A Seattle-based nonprofit group has lowered the amount it is willing to pay the city of Spokane for the Carlyle Care Center.
The Spokane City Council in December agreed to a preliminary offer from Pioneer Human Services to buy the downtown housing facility for $3.46 million.
But after further research, the group believes its purchase of the operation wouldn’t pencil out unless the cost is lowered to $3.2 million, Mike Adolfae, Spokane’s community development director, told the City Council on Monday.
The downtown center, at 206 S. Post St., provides housing and services for people with mental illness and is licensed for 139 adult residents.
Part of the need to lower the cost relates to uncertainty in the amount of state support for Carlyle operations available to Pioneer because of budget cuts, Adolfae said.
The City Council will consider Pioneer’s new offer Monday.
The city bought the Carlyle in 2006 from US Bank for $3.2 million, using federal Department of Housing and Urban Development money, in an effort to prevent dozens of vulnerable people from being forced onto the streets. The move was meant to be temporary, but the real estate bust, coupled with the Carlyle’s tight finances, made the property difficult to sell – at least to a buyer willing to maintain the Carlyle’s mission.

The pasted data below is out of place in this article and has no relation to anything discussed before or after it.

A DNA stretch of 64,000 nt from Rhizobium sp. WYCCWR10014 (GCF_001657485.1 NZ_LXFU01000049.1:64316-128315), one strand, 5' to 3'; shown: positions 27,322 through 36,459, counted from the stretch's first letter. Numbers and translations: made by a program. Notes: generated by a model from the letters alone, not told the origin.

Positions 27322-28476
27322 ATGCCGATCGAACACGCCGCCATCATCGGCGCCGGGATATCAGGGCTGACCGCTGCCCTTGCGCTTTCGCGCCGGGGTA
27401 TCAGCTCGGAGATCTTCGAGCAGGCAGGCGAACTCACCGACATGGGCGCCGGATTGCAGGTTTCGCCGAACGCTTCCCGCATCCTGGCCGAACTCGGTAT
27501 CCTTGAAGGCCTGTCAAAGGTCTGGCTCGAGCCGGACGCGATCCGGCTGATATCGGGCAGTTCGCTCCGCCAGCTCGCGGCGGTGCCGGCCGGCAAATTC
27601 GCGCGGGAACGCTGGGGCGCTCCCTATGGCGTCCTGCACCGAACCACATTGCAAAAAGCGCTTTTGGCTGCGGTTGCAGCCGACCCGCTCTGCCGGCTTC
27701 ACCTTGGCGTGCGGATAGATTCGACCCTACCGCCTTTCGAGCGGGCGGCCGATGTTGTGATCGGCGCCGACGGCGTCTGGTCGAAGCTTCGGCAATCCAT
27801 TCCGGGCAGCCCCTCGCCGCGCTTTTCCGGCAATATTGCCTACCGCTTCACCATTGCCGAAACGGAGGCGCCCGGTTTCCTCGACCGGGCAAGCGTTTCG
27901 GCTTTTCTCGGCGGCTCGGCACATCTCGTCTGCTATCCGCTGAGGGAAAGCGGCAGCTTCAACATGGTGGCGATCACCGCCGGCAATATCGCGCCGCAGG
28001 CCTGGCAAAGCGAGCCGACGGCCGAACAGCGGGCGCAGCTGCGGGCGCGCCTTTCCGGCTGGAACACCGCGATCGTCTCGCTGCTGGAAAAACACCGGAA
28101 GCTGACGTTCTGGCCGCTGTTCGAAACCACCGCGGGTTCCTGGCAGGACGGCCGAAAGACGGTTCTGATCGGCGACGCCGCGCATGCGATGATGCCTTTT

Pioneer has said it plans to maintain the current operations of the Carlyle.
Even considering all the expenses the city has incurred on the deal, officials say they don’t expect to lose money from buying the Carlyle because the city has earned a small profit since taking it over.
“We believe it will be a break-even when it all settles out,” said Allen Schmelzer, community development planner.
Money from the sale will replenish the city’s Community Development Block Grant fund and will be used on home rehabilitation loans, park, street and sidewalk improvements in low-income neighborhoods, and other projects. The federal money can’t be diverted to pay for other city services.
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